LONDON - Copper prices climbed to their strongest in two weeks on Tuesday as optimism about new infrastructure projects in top metals consumer China and concern about mine supply spurred speculators to buy back more short positions.

Three-month copper on the London Metal Exchange gained 1.8% to $7,615 a tonne in official open outcry trading after touching the highest since July 11 on the third straight day of gains.

Copper has rallied about 10% since touching a 20-month low on July 15, largely due to hopes for a recovery in China after COVID-19 lockdowns depressed an already slowing economy.

"This week China's policy banks started the first round of new investment projects," said Xiao Fu, head of commodity market strategy at Bank of China International in London.

"So we could see a speed up of infrastructure projects, which seems to be stabilising market confidence and propelling more short-covering."

In June, local governments in China issued more than twice the amount of special bonds for infrastructure than in May and the highest monthly amount since at least 2019, data from the finance ministry showed on Tuesday.

Sentiment was also buoyed by news on Monday that China plans to launch a $44 billion real estate fund to help property developers resolve a crippling debt crisis.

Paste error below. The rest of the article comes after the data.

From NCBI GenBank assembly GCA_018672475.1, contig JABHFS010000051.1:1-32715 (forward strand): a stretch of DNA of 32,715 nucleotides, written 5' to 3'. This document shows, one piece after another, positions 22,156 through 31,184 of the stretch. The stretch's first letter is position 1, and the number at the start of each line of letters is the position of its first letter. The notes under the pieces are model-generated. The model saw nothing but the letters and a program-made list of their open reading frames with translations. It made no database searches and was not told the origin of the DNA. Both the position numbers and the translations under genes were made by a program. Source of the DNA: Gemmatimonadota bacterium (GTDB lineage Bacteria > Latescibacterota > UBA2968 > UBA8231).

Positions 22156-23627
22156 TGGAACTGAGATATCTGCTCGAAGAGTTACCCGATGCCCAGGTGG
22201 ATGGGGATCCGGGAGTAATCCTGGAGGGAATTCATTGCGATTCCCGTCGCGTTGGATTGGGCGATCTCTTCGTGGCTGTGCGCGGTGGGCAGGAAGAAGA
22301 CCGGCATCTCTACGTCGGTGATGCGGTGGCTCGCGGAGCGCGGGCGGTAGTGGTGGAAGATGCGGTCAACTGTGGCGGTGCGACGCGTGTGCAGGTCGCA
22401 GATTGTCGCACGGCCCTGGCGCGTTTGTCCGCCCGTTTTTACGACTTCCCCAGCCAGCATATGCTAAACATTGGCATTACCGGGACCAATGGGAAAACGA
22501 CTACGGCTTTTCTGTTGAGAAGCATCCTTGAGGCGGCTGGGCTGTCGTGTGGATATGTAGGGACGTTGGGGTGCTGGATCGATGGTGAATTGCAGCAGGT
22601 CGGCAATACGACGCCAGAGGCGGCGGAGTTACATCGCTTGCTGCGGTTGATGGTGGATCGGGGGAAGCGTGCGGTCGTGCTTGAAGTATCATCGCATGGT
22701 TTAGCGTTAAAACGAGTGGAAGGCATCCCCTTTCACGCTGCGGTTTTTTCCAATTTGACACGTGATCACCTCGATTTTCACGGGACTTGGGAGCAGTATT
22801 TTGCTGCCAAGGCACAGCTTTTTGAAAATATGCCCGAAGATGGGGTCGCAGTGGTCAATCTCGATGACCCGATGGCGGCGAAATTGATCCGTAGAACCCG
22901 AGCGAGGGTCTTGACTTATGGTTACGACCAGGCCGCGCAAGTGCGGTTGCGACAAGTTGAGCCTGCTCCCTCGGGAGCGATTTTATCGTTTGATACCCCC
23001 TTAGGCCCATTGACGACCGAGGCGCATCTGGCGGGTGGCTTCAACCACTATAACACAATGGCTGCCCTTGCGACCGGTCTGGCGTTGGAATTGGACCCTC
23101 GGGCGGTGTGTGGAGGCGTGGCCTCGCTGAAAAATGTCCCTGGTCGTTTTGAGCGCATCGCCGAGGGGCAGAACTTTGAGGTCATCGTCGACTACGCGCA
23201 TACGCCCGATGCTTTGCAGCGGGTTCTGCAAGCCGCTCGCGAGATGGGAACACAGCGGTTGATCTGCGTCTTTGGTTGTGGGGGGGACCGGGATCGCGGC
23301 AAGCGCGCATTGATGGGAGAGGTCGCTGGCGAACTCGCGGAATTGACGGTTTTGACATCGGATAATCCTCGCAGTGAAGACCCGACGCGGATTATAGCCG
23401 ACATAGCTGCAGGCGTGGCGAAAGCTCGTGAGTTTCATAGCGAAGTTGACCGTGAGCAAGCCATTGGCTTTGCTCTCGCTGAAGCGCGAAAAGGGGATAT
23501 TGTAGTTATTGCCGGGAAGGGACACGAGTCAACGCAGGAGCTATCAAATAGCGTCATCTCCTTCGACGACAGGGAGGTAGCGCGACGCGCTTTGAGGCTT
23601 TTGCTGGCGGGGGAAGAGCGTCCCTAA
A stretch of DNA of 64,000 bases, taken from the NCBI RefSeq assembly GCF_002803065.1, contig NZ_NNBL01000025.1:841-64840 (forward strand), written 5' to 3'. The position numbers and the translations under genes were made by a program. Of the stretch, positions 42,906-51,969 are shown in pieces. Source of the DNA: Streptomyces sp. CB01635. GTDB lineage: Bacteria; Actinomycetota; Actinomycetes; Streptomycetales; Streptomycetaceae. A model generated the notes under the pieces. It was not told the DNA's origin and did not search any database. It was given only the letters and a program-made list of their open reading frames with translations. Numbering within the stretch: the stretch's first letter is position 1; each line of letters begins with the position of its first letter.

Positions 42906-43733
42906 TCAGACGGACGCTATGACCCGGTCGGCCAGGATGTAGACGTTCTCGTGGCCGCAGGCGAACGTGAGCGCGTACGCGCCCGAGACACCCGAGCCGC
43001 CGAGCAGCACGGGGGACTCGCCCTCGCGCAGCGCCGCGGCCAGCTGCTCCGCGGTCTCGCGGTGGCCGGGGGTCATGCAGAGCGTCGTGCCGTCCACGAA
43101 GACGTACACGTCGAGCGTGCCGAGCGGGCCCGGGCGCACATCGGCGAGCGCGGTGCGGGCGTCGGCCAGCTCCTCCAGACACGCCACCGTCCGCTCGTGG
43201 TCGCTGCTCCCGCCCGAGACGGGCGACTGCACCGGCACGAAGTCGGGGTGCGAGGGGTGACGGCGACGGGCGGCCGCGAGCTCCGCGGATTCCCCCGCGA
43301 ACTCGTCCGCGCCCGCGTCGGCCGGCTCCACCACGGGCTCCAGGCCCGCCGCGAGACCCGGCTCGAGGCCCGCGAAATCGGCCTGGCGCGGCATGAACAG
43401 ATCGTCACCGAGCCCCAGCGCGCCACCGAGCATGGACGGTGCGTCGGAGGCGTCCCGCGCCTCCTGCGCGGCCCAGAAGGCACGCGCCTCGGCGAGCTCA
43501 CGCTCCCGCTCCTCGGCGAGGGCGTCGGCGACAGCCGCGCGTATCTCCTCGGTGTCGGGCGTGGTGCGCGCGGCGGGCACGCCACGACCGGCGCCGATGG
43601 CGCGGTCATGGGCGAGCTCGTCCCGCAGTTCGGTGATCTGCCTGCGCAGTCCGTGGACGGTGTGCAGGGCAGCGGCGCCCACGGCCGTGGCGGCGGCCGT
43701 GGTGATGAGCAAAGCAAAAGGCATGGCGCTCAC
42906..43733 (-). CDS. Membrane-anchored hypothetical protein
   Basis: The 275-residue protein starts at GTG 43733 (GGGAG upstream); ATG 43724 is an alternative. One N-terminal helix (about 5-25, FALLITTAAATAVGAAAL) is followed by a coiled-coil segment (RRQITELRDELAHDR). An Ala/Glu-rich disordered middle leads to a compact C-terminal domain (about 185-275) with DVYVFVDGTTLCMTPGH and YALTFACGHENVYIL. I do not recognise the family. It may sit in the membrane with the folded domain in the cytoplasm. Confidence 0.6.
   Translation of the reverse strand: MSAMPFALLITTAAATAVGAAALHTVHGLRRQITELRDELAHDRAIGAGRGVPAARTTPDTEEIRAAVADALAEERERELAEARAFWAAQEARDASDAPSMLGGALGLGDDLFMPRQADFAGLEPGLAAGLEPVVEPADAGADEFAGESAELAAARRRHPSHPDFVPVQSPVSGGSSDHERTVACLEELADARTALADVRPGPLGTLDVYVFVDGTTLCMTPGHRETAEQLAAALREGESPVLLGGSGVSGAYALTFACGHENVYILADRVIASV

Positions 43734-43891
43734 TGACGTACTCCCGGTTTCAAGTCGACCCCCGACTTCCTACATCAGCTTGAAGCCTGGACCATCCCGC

The most-traded September copper contract on the Shanghai Futures Exchange closed 3% higher at 58,890 yuan ($8,718.24) a tonne.

Prices also got impetus from worries about supply as some miners struggled with output.

Chinese miner MMG Ltd said on Monday it had suspended its copper production targets for the year, while last week Vale SA and Antofagasta Plc also trimmed copper output guidance.

"These miners ... have been struggling to meet the bottom end of their guidance ranges and in some cases lowering below," said CRU analyst Craig Lang in Singapore.

The production issues have come amid falling LME inventories and rising physical premiums.

The Yangshan premium in China has risen to $84.50 a tonne, the highest since January, indicating tight near-term supplies.

In other LME metals, aluminium advanced 0.7% to $2,425 a tonne, nickel added 0.3% to $22,290, zinc climbed 2.1% to $3,047, lead added 0.3% to $2,009 and tin gained 1% to $24,875.

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(Reporting by Eric Onstad, Additional reporting by Mai Nguyen in Hanoi, Editing by Louise Heavens, Kirsten Donovan)